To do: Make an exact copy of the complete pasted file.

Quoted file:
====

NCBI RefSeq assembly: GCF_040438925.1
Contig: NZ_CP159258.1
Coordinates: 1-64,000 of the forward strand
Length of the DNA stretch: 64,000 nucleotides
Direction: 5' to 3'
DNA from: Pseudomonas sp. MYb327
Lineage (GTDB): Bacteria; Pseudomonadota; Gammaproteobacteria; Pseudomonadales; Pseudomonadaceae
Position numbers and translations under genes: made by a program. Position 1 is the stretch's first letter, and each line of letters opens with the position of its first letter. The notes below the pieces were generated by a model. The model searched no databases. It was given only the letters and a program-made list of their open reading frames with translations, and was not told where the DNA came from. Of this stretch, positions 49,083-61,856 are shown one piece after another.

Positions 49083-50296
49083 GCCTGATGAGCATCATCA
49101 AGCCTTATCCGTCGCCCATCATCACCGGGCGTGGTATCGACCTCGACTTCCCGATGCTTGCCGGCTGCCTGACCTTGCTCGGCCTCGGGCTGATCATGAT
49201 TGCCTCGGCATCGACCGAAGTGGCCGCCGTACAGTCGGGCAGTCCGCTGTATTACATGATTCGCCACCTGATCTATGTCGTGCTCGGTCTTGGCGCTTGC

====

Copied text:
NCBI RefSeq assembly: GCF_040438925.1
Contig: NZ_CP159258.1
Coordinates: 1-64,000 of the forward strand
Length of the DNA stretch: 64,000 nucleotides
Direction: 5' to 3'
DNA from: Pseudomonas sp. MYb327
Lineage (GTDB): Bacteria; Pseudomonadota; Gammaproteobacteria; Pseudomonadales; Pseudomonadaceae
Position numbers and translations under genes: made by a program. Position 1 is the stretch's first letter, and each line of letters opens with the position of its first letter. The notes below the pieces were generated by a model. The model searched no databases. It was given only the letters and a program-made list of their open reading frames with translations, and was not told where the DNA came from. Of this stretch, positions 49,083-61,856 are shown one piece after another.

Positions 49083-50296
49083 GCCTGATGAGCATCATCA
49101 AGCCTTATCCGTCGCCCATCATCACCGGGCGTGGTATCGACCTCGACTTCCCGATGCTTGCCGGCTGCCTGACCTTGCTCGGCCTCGGGCTGATCATGAT
49201 TGCCTCGGCATCGACCGAAGTGGCCGCCGTACAGTCGGGCAGTCCGCTGTATTACATGATTCGCCACCTGATCTATGTCGTGCTCGGTCTTGGCGCTTGC